Wisdom of Nym: Balance changes after Final Fantasy XIV’s patch 5.05


Gosh, someone really likes Monk, huh? Not only did the job already get plenty of buffs, Final Fantasy XIV gave a bunch more improvements to Monk with the Savage patch… probably a few too many buffs, if we’re being honest. One suspects an element of overcompensation is at work here, even though most of the actual changes are largely quality-of-life things. Still, those quality-of-life changes seem to have actually drawn out the potency the job already had, so that’s part of the path toward balancing a little bit further.

This patch really does feel like the first step on a longer balancing path, to be fair; it’s only the second patch since the expansion, and while we all knew there would be some balance changes we’re probably going to be seeing more when Savage has been out for a bit and some things can more reasonably be tweaked with better data. So let’s talk about the balance changes in place, their impact, and where things are still lacking.


Honestly, most of what there is to say about this one is right there in the introduction, but it seems as if this was the moment when people actually realized how good Monk is right now. Being able to build Chakra quickly out of combat and not having Greased Lightning wear off between pulls are both quality-of-life changes that don’t help your actual damage, but they do make the job a bit more fun to play. And with the greater emphasis on speed, really, that Riddle of Fire change feels overdue.

If there’s one thing in here that’s actually a direct balance change that might need to be tweaked, it’s the Riddle of Earth effect; while it definitely needed a change, there’s a bit of an issue when it’s now super-easy for Monk to actually just ignore positionals, especially when that’s a big part of the job’s damage. If raidwide damage was less common at this point, it might be different, but that wound up getting a bit overpowered. Maybe another tweak.

Oh, is this one my time? It keeps changing back and forth.


Oh, thank goodness, Hagakure is back in a way that doesn’t suck.

For those of you who didn’t play Samurai in Stormblood, you might not be familiar with how weird Hagakure was. It was a very important skill that masqueraded as being functionally useless. The way the job tells you to play it is to build up your Sen and use it for Iaijutsu, with Hagakure there to get rid of Sen and build Kenki if you need a reset. The way that you would actually play, though, was to build Sen, then Hagakure and keep using your Kenki oGCD attacks to do way more damage, and then worry about Iaiajutsu when Hagakure was on cooldown.

It didn’t make the job unpleasant to play by any means, but there was a distinct split between people who knew this and those who didn’t, and the people who didn’t were generally certain that it was wrong until actually trying it. I know that because I was one, and it felt like unlocking a gorram cheat code.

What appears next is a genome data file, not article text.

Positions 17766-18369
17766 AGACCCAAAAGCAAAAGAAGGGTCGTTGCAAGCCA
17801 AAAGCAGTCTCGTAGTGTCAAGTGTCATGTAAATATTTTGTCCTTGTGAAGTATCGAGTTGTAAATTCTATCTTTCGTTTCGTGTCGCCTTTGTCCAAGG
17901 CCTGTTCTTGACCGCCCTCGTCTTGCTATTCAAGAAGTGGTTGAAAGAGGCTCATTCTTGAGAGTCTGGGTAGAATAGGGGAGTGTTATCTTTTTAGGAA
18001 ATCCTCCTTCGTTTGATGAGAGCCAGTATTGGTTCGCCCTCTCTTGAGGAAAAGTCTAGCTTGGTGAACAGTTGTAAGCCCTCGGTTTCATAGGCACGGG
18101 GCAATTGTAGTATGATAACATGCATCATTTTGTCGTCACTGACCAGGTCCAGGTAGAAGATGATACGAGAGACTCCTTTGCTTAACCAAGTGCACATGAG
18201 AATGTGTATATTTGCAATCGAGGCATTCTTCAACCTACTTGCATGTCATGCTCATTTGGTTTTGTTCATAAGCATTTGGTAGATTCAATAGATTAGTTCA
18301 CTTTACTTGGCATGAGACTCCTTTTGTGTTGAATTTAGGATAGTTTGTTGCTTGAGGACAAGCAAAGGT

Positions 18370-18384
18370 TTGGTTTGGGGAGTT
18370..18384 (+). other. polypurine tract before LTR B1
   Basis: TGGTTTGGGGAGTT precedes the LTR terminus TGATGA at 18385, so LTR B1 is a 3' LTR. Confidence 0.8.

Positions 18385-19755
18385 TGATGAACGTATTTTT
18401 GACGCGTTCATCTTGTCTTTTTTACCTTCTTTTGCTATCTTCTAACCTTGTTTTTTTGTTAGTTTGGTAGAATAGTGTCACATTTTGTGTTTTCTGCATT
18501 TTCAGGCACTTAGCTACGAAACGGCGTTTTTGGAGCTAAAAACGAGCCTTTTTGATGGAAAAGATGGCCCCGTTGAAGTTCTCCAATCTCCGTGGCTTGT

Now, I was still sad that Hagakure was gone because the ability to reset your Sen was useful in various situations. So I’m glad that the new version of it still lets you do that and still gives you Kenki, but it’s no longer a gain to convert a full set into Kenki instead of continuing to use Iaijutsu. It’s a tool for smoothing your rotation between pulls, not for rewriting the way things work for the job.

Red Mage

Huh. That… sure is a good change, but is it the one we needed here? Don’t get me wrong, Red Mage had MP problems, but is that really the job’s biggest problem right now?

Red Mage is unique among basically every caster job in that it has no way of controlling its MP outside of Lucid Dreaming; White Mage, Scholar, Summoner, Black Mage, and even Astrologian all have tools to keep the MP flowing, but Red Mage historically relied on not actually using much MP with its usual rotation. The revised costs for the flat MP values wound up making Red Mages rely heavily on working in Lucid Dreaming over and over, which could be a problem if you actually had an unusual drain on your MP like raising someone.

However, Red Mage also has the problem of underperforming in damage right now, and this fix not really… well, fixing that. To some extent it’s understandable, Red Mage hasn’t changed a whole lot, but it deals pretty low damage, and I’m not sure if adjusting costs really addresses the problem. Is it really providing that much additional utility? I don’t think so. But then, it’s not even suffering worst in that department…

Gosh am I glad that the dang frog is still around, too.


It’s hard to play Ninja right now. Not just because Ninja damage is underperforming compared to other jobs by a significant margin, although that is an issue; it’s because Ninja damage is underperforming and it’s really hard to get to that level anyhow. Miss a cooldown window and your damage plummets even further, meaning that it has a similar problem to what Machinist had in Stormblood wherein you had to work overtime just to keep up.

Balancing Ninja is, of course, really tricky. No other job offers that flat bonus of Trick Attack for the entire party, and a flat 10% damage boost is really powerful when you get down to it. The problem is that it’s in that realm wherein the damage boost it offers doesn’t actually balance with its own sub-par damage, and even that doesn’t balance particularly well when you remember that Ninja’s boost scales differently depending on party size.